Late yesterday, Robbie CX30 project manager Sam Reynolds hired attorney Valerie Thomas, and Thomas issued this statement on his behalf: "My client is shocked that someone at Silicon Techtronics has misled Professor Silber concerning the software tests for the Robbie CX30 robot. Mr. Reynolds asserts that the software was tested and that he and others were well aware of the fact that there was something wrong with the robot dynamics software. However, Mr. Ray Johnson, my client's immediate superior at Silicon Techtronics, decided that the robot could be delivered to Cybernetics Inc., based upon Mr. Johnson's Ivory Snow Theory. According to that theory, the software was nearly bug free and thus could be released. According to Mr. Johnson, the risk of failure was very small and the cost of further delaying delivery of the robot was very great. According to my client, Mr. Johnson felt that the environmental conditions that could trigger erratic and violent robot behavior were extremely unlikely to occur. Furthermore, Mr. Johnson felt that the robot operator would not be in danger because the user interface was designed so as to permit the operator to stop the robot dead in its tracks in the case of any life-threatening robot motion."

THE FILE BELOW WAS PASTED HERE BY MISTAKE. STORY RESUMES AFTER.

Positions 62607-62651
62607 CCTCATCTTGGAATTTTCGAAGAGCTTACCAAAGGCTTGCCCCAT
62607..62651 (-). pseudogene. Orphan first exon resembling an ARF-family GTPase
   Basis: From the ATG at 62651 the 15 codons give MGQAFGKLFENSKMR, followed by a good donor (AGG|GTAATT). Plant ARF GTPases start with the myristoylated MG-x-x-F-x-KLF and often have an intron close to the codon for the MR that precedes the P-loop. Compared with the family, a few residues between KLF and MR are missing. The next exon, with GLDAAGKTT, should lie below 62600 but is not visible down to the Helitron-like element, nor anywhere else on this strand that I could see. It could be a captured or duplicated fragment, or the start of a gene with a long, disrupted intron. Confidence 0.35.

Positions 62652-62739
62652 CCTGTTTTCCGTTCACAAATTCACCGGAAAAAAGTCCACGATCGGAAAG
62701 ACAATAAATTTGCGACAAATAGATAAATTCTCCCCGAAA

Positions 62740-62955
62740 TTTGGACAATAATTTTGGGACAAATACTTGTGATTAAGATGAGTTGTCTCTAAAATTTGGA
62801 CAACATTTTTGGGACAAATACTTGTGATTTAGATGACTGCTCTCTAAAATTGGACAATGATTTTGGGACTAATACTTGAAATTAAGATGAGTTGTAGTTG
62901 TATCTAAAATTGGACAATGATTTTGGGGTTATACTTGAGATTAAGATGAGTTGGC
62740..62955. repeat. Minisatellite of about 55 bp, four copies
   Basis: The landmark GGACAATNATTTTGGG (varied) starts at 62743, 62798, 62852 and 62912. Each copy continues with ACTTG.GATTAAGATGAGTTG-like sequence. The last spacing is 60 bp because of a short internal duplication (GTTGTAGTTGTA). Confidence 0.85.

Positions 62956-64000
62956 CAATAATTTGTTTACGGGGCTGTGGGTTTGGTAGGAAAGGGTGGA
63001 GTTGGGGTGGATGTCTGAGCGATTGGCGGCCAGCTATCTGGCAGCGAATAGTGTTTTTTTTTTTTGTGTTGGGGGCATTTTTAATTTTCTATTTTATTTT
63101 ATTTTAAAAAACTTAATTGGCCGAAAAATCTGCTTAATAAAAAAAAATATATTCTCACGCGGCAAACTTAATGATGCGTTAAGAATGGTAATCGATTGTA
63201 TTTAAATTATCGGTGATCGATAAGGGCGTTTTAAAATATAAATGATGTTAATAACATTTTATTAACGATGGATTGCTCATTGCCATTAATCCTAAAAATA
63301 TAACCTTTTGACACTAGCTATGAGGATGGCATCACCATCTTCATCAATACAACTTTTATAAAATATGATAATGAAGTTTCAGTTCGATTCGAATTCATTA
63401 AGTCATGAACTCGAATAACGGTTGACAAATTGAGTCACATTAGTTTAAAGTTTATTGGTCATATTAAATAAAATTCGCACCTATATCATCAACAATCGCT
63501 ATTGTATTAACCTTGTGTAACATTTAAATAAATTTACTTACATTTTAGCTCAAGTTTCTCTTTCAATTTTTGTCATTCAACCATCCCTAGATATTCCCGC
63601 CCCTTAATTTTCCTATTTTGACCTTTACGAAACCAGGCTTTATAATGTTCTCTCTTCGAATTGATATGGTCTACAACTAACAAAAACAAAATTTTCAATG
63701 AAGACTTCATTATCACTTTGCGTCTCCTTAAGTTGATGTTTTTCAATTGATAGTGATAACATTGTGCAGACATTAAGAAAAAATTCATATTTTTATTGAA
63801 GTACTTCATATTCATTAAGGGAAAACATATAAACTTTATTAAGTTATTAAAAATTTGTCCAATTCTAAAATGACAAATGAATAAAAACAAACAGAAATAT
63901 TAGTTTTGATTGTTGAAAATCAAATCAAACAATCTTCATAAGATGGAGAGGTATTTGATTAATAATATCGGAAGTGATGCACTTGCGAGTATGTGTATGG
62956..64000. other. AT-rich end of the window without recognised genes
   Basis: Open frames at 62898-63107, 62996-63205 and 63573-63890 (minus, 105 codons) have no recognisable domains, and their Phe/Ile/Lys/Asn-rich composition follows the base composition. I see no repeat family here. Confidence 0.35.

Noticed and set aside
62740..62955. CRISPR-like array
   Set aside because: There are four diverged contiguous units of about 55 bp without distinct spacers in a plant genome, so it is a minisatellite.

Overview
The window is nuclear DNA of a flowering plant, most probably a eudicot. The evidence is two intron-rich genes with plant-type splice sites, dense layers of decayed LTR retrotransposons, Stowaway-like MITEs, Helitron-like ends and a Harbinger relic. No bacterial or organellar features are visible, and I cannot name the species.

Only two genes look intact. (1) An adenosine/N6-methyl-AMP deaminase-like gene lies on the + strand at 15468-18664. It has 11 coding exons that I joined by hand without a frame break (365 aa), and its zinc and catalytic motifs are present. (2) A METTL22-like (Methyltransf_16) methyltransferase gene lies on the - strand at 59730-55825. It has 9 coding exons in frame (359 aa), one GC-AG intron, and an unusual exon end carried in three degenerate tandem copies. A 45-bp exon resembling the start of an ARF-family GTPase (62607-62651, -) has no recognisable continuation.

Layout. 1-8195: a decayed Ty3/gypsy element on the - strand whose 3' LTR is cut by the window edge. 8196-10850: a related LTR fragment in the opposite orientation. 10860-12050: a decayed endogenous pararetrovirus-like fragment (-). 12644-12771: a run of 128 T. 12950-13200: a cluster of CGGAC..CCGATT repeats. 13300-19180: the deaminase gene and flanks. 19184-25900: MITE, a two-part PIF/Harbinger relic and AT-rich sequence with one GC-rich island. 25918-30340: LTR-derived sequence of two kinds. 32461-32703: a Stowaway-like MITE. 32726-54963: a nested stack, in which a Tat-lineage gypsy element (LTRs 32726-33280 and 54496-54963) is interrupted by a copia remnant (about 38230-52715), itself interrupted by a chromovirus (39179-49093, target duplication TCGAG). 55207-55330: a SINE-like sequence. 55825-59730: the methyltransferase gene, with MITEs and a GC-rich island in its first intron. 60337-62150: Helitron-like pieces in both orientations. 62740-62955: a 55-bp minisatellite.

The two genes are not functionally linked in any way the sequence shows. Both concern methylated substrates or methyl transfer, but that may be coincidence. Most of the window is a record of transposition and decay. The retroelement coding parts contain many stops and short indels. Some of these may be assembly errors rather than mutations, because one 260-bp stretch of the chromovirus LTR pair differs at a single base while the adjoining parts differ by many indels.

Johnson, robotics division chief at Silicon Techtronics, could not be reached for comment.
Randy Samuels will be placed on trial next month at the Silicon Valley Court House. When contacted by phone, Samuels referred all questions to his attorney, Alex Allendale.
Allendale had this to say concerning Professor Silber's findings: "My client submitted the software in question in the usual way and with the usual documentation and with the usual expectation that his code would be thoroughly tested. He was not aware until Professor Silber's report came out that the code involved in this terrible tragedy had not been tested properly or that the test results might have been faked.
"Mr. Samuels wants to again express the great sorrow he feels about this accident. He, more than anyone else, wants to see justice done in this case. Mr. Samuels once again extends his heartfelt condolences to Mrs. Matthews and her children."
Go back to Case of the Killer Robot
Next: Silicon Techtronics Employee Admits Faking Software Tests
Cite this page:
"Software Engineer Challenges Authenticity of "Killer Robot" Software Tests"
Online Ethics Center for Engineering
National Academy of Engineering
Accessed: Saturday, October 25, 2014